President Uribe made the pledge Monday as he visited the scene of the killings in the Cajamarca area, southeast of Bogota.

Military officials say soldiers encountered the family Saturday night while searching for leftist rebels. They also say the soldiers opened fire when the peasants began to run away.

The incident comes less than one month after seven police officers and four civilians were killed in a "friendly fire" incident involving an army patrol in southwestern Colombia. The incident is under investigation.

Colombia is mired in a long-running civil war that pits leftist rebels, rightist paramilitaries and the government against each other. The conflict leaves at least 3000 people dead each year.

The investigation concerns the eventual buyers of five military helicopters that were removed from active service and sold to an Israeli company. 

The helicopters were made in America and delivered to the Israeli Air Force as part of U.S. defense aid to the Jewish State. 

The Israeli company was to sell the helicopters through a Canadian agent to police authorities in Mexico and others to fire-fighting units in Spain. 

The aircraft were transferred to Miami, Fla., and documents say, they were bound for Mexico. But instead, they came into the possession of a Colombian company. 

U.S. officials then asked Israel why the helicopters ended up in Colombia, raising concerns that they may have been bought by criminal elements. 

Representatives of the Israeli company, which purchased the surplus aircraft, have stated to defense officials that the transactions do not violate any laws.  The company officials claim that the helicopters were to be converted to civilian craft, and that once that happened their eventual owners were no longer a military matter. 

But senior Israeli defense officials have expressed concerns that the sale of U.S.-manufactured helicopters to Colombian buyers, without American consent, could harm strategic relations between Jerusalem and Washington.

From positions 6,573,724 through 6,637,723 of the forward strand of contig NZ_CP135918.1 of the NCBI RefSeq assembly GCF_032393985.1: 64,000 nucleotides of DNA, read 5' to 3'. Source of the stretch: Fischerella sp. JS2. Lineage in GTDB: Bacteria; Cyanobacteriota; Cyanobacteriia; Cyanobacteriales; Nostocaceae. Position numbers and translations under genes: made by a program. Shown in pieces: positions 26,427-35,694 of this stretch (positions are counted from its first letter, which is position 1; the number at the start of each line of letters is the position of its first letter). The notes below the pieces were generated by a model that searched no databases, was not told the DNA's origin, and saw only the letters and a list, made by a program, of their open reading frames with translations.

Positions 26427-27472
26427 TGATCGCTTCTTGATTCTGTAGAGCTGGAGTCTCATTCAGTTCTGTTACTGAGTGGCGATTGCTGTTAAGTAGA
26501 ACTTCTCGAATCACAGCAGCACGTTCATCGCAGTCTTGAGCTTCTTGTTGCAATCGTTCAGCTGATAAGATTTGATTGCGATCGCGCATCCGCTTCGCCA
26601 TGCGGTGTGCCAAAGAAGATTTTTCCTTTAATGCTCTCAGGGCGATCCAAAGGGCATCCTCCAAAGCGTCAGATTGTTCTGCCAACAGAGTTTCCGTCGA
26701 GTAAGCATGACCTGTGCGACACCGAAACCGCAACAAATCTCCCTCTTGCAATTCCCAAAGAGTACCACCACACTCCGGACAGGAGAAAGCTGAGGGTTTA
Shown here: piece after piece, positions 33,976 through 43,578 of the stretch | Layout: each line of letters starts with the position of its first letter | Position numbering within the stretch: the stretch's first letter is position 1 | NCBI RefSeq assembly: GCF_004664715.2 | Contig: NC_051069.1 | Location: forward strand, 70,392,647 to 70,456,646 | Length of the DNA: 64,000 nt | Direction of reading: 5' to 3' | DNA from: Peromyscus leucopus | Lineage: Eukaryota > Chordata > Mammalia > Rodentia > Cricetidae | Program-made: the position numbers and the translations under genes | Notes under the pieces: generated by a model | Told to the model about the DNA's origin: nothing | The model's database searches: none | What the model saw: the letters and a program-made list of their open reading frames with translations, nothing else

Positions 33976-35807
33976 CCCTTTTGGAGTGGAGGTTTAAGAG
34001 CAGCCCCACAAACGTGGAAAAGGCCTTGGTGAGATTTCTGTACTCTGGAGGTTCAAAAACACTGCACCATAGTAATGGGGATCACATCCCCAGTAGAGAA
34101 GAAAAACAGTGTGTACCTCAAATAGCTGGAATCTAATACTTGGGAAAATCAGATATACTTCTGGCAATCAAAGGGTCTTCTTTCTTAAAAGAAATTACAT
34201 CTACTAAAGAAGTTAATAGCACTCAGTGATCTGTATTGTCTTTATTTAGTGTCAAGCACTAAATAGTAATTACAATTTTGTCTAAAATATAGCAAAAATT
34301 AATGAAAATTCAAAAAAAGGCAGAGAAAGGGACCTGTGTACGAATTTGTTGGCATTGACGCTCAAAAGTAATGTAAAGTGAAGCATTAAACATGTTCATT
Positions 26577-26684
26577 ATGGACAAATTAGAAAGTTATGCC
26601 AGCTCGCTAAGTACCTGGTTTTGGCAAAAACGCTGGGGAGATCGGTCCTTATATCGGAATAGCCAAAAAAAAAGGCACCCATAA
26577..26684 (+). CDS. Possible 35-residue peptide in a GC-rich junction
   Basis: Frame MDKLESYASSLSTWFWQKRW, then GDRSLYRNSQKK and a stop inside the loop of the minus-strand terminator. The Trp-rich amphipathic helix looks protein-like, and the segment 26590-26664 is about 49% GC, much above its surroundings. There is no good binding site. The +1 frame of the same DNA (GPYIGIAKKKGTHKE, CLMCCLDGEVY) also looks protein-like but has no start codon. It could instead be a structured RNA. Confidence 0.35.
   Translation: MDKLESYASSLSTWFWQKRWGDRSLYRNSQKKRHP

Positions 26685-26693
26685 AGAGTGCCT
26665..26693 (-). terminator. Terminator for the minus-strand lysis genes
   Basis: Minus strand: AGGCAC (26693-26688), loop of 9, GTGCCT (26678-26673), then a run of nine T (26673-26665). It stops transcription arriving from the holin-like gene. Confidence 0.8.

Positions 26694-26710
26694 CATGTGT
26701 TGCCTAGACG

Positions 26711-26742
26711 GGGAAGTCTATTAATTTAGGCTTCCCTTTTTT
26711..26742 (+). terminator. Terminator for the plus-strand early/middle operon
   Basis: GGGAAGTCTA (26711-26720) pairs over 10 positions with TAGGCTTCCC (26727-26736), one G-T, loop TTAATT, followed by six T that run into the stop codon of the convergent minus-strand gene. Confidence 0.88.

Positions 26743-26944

There have been other complaints in recent years about the possible inappropriate sale of U.S.-made military equipment, given to Israel as part of defense aid. 

The Israeli Defense Ministry's probe is being conducted in cooperation with counterparts in Colombia as well as U.S. investigators.


 
500 tourists airlifted out of Machu Picchu after slides block rails
By the A.M. Costa Rica wire services

LIMA, Perú — Authorities say they have evacuated hundreds of foreign tourists stranded since Saturday by mudslides that cut off access to the ancient Inca citadel of Machu Picchu, and they promise that anyone still in the area is out of danger. 

Rescue workers used helicopters to carry at least 500 people out of Machu Picchu Sunday, while mud was cleared from railway tracks and roads leading to the tourist area. Hundreds of other people were able to leave later when train service to Cusco, the regional capital, was restored. 

Authorities say about 1,500 tourists were visiting Machu Picchu when two major mudslides, apparently caused by days of heavy rain, made access by train or car impossible. No casualties 

were reported among tourists, but the body of one Peruvian victim has been recovered, and at least 10 people are still missing. 

The mudslides washed away a number of homes in Machu Picchu and the nearby town of Aguas Calientes. 

Machu Picchu, perched on a rocky ridge more than 2,500 meters up in the Andes Mountains, is visited by about 300,000 people each year. The city is considered an archeological gem and a marvelous display of the Incas' precise construction techniques. 

Machu Picchu's population was wiped out, probably by smallpox, before Spanish explorers conquered Peru in the 16th century. The city was forgotten, and its ruins were only re-discovered less than 100 years ago.


 
Chavez apologizes for his error on radio show
By the A.M. Costa Rica wire services

CARACAS, Venezuela — President Hugo Chavez has apologized for misleading comments he made following a barracks fire that killed one soldier and injured seven more than a week ago. 

Chavez had said that the soldiers suffered only light injuries, and that the media had blown the story out of proportion. Hours after those comments, one soldier died of severe burns. 

During his weekly radio and television program Sunday, Chavez expressed his sympathy to the 

mother of the dead soldier and wished the others a quick recovery.

The fire broke out while the soldiers were being held in a cell for disciplinary reasons. Authorities say a cigarette caused the blaze. Information Minister Jesse Chacón offered his resignation a day after the death, but President Chavez did not accept it. 

The president's apology came on the anniversary of a coup that temporarily removed him from office in 2002. Supporters and opponents of Chavez held rival demonstrations in Caracas Sunday.